Russia retaliates but doesn’t escalate diplomatic spat with Moldova

Russia retaliates but doesn’t escalate diplomatic spat with Moldova
By bne IntelliNews May 31, 2017

Moldova’s embassy in Russia was informed on May 31 that five of its employees had been declared persona non grata and asked to leave the country within 72 hours, in response to the expulsion on May 29 of five Russian diplomats in Chisinau, according to a note from the Russian foreign minister.

The step came in the context of Russian officials avoiding further escalation of the situation between the two countries. It was a routine decision by the Russian authorities, applied in such cases, and it leaves the door open for Moldova’s pro-Russian President Igor Dodon. 

In fact, Russian Vice-minister of Foreign Affairs Grigori Karasin had previously explained that Russian authorities understand the Moldovan move as an attempt by the pro-EU ruling coalition in Chisinau aimed at preventing “the normalisation” of ties with Russia, promoted by Dodon.

In the meantime, the identity of the Russian diplomats and the possible formal reason for them being expelled from Moldova surfaced. Moldova declared persona non grata the military attache at Russia’s embassy in Chisinau, Igor Dobvnia, and his assistants. The main reason was their participation in military parades organised by the authorities of the pro-Russian separatist republic of Transnistria, Radio Free Europe reported, quoting unofficial sources.

The diplomatic incident comes in the context of the Moldovan authorities taking a tighter stance against Transnistria. On May 31, the joint checkpoint organised by Moldova and Ukraine at Cuciurgan came into operation. Such checkpoints that exclude the Transnistrian authorities cut deep into the separatists' budget revenues. Transnistria hopes Russia will back its demand for 5+2 talks on this issue, but there has been no effective action from the Russian authorities in this regard yet.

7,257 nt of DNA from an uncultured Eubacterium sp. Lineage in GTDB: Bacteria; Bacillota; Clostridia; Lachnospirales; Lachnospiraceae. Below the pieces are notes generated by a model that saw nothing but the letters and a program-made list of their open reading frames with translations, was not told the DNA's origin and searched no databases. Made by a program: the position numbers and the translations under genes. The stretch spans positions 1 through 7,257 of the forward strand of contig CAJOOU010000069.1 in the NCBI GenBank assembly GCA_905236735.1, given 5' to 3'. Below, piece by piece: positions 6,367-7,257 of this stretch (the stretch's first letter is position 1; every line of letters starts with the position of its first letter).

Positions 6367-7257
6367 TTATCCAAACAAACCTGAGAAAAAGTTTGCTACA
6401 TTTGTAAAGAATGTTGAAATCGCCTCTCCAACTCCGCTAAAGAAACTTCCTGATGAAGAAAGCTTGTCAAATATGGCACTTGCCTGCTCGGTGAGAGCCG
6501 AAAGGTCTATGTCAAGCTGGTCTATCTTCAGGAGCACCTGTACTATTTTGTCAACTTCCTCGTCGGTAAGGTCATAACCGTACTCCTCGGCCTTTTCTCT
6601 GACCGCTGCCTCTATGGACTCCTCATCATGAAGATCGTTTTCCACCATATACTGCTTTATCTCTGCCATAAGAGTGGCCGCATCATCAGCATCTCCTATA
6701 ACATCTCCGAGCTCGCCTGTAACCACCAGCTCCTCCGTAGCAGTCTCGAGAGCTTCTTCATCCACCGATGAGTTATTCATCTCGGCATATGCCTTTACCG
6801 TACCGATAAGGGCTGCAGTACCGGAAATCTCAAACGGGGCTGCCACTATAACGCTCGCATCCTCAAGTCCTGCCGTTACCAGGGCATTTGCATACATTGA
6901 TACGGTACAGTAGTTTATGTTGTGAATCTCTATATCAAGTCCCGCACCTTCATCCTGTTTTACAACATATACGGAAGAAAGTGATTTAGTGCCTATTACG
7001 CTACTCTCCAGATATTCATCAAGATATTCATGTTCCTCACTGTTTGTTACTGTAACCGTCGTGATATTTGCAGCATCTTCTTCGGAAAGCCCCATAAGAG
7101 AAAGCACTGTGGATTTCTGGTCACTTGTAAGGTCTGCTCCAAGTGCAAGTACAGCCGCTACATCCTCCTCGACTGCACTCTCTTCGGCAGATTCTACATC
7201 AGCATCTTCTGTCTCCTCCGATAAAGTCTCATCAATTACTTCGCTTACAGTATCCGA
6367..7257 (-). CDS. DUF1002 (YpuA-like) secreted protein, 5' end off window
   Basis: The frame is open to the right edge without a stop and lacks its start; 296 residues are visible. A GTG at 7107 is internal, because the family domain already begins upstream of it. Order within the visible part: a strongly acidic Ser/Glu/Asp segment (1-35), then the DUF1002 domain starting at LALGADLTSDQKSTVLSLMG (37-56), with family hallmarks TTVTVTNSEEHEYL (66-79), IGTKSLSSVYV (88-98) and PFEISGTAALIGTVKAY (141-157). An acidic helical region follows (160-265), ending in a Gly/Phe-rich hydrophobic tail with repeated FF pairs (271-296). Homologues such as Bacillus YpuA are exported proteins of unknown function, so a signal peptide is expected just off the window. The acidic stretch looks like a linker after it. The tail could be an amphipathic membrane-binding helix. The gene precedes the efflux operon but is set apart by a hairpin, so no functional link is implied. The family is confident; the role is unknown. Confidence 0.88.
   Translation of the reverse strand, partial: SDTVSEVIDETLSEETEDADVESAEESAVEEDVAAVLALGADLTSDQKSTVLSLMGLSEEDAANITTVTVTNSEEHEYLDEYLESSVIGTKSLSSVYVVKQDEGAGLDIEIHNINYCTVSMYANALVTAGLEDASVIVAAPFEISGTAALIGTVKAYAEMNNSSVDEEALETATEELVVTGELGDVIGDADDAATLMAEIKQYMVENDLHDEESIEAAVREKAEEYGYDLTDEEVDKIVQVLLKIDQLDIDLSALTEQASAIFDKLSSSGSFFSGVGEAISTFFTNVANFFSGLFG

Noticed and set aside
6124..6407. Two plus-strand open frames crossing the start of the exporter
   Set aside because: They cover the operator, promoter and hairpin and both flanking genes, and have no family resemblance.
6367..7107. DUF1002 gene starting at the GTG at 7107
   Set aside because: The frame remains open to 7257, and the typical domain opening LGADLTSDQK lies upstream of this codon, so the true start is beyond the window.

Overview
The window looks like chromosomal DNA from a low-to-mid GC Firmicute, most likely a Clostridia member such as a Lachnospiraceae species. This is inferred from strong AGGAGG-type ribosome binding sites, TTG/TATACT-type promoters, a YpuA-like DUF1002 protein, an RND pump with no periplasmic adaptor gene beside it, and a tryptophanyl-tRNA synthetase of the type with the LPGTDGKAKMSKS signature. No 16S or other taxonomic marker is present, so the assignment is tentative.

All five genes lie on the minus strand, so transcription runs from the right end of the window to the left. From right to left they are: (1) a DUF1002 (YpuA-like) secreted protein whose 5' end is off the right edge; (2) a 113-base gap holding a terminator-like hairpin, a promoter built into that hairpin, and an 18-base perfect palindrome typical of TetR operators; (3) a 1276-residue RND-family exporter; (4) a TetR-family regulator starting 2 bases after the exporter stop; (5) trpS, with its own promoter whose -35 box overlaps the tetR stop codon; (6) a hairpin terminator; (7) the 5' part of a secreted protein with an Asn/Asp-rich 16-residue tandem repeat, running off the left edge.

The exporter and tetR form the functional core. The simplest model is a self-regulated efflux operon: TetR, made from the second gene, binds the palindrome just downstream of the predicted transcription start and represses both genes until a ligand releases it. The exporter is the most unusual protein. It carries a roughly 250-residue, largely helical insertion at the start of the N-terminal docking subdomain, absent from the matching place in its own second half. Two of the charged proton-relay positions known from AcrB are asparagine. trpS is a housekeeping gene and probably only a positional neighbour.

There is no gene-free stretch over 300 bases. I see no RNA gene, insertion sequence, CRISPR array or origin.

The incident involving the Russian diplomats in Chisinau is likely to help Moldova’s senior ruling Democratic Party gain credibility among the country’s development partners and even among voters. While the cohabitation between the Democrats and Dodon goes smoothly in most cases (such as the nomination of Moldovagaz’ head manager or the electoral system amendments aimed at impeding opposition parties’ access to parliament), the two sides are still competing for gaining stronger bargaining power.

The Democrats recently lost one of their coalition partners, the Liberal Party, which quit after one of its leaders, Chisinau mayor Dorin Chirtoaca, was detained in a corruption case. However, this is more likely to damage the Liberals than the Democrats. Leaving the Liberals - the only party advocating for the country’s unification with Romania - helps the Democratic Party gain more support among the Russian speaking and moderate Romanian-speaking electorate. 

 

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